“The Open Group from day one has been the shepherd for the standard leveraging its long history in the development of open standards. This ensures the value of the standard UNIX platform grows for both member companies who contribute, as well as those who demand openness as part of their solution,” comments Andrew Josey, Director, Standards, The Open Group.

Please join The Open Group and our Platinum Member UNIX Partners in celebrating this momentous 20-year milestone.

@theopengroup @unixr




Filed under interoperability, Single UNIX Specification, standards, Uncategorized, UNIX

Congratulations to The Open Group Open Certified Architect (Open CA) on its 10th Anniversary!

By Cristina Woodbridge, Architect Profession Leader, IBM, retired

In New York City on July 18, 2005, The Open Group announced the IT Architect Certification (ITAC) Program in recognition of the need to formalize the definition of the role of IT Architect, a critical new role in the IT industry. The certification program defines a common industry-wide set of skills, knowledge and experience as requirements for IT Architects and a consistent repeatable standard for a peer-based evaluation.

Why was this important? The practice of architecture in the IT industry has the objective of defining how various contributing business and IT elements should come together to produce an effective solution to a business problem. The IT Architect is responsible for defining the structures on which the solution will be developed. When we think of how IT solutions underlay core business throughout the world in every industry and business sector, we can understand the impact of architecture and the role of the IT Architect on the effectiveness and integrity of these systems. In 2015, this understanding may seem obvious, but it was not so in 2005.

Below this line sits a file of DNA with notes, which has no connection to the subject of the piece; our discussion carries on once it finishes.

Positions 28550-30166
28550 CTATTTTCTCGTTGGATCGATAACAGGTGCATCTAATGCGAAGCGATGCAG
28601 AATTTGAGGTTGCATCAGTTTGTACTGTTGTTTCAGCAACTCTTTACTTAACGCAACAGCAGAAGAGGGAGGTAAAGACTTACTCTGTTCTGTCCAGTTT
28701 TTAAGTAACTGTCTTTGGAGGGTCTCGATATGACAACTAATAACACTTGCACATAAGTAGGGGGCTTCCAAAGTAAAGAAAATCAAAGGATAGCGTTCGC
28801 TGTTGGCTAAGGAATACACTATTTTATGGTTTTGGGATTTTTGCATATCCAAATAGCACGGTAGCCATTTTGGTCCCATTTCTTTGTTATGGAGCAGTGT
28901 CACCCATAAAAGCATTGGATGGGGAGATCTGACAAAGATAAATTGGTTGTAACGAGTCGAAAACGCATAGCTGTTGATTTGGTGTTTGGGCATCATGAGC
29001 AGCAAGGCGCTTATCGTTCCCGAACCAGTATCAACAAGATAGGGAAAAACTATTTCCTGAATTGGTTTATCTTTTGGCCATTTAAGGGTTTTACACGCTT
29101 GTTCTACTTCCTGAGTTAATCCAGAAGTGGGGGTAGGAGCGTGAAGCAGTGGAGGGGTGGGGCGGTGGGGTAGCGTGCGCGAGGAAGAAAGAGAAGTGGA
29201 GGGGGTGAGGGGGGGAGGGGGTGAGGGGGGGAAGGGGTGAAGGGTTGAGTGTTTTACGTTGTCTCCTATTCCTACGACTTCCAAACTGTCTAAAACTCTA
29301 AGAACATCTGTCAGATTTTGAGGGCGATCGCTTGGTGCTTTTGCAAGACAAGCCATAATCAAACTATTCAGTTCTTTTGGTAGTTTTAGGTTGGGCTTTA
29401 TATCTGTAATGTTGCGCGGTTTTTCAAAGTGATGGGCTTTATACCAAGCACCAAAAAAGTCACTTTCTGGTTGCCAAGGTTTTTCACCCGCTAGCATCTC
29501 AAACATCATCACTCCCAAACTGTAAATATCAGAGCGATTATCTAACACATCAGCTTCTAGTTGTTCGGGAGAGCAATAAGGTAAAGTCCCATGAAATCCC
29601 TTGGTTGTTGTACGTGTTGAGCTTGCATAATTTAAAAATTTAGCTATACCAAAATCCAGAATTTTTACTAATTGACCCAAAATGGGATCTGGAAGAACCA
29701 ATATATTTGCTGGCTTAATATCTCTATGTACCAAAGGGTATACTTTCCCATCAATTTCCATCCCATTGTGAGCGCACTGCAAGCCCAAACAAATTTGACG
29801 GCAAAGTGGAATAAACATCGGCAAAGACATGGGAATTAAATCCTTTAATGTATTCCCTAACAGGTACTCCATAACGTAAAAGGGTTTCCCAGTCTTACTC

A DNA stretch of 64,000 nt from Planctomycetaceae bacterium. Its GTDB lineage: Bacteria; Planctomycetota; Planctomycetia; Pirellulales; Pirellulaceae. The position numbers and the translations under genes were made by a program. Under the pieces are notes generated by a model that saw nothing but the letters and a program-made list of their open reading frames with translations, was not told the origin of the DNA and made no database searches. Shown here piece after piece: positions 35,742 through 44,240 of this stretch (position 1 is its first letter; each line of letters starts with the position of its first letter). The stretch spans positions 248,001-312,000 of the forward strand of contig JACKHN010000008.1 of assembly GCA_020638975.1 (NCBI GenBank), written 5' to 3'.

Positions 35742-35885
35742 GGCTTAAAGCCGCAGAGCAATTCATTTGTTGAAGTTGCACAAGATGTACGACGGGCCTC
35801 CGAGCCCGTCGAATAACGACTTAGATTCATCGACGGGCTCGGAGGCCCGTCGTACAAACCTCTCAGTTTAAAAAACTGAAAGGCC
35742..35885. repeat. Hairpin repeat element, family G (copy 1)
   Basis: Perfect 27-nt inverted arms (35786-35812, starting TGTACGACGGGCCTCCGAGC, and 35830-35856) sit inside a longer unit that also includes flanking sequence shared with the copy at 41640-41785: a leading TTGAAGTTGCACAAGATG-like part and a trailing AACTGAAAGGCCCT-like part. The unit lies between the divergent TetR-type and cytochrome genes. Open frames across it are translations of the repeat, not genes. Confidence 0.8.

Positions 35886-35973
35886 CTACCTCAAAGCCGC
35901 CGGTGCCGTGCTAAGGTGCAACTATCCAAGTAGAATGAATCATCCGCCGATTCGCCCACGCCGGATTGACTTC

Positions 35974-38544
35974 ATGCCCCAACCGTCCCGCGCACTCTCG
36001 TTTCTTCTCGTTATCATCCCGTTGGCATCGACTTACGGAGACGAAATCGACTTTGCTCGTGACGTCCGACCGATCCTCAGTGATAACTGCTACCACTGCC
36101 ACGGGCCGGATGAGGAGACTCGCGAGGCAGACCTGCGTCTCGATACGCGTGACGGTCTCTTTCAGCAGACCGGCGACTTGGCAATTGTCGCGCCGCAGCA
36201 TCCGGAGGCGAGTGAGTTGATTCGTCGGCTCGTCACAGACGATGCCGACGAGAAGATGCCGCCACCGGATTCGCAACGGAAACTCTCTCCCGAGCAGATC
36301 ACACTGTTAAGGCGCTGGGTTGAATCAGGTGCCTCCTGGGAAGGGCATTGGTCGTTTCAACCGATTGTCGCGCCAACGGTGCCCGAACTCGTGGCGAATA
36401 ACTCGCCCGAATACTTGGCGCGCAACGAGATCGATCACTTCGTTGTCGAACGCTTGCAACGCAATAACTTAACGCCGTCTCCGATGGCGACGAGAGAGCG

How did the standard come about? Based on the request of industry, The Open Group Architecture Forum and the membership at large, The Open Group Governing Board approved the creation of a working group in 2004 to develop the IT Architect certification program. As part of this new working group, I remember when we first came together to start our discussions. Representing different organizations, we were all a little reluctant initially to share our secret definition of the IT Architect role. However as we discussed the skills and experience requirements, we quickly discovered that our definitions were not so secret but commonly shared by all of us. We all agreed IT Architects must have architectural breadth of experience in a wide range of technologies, techniques and tools. They must have a disciplined method-based approach to solution development, strong leadership and communication skills. This conformity in our definition was a clear indication that an industry standard could be articulated and that it was needed. There were areas of differences in our discussion, but the core set of skills, knowledge and experience requirements, which are part of the certification program, were easy to agree upon. We also saw the need to define the professional responsibilities of IT Architects to foster their profession and mentor others. The outcome was the development of the ITAC certification conformance requirements and the certification process.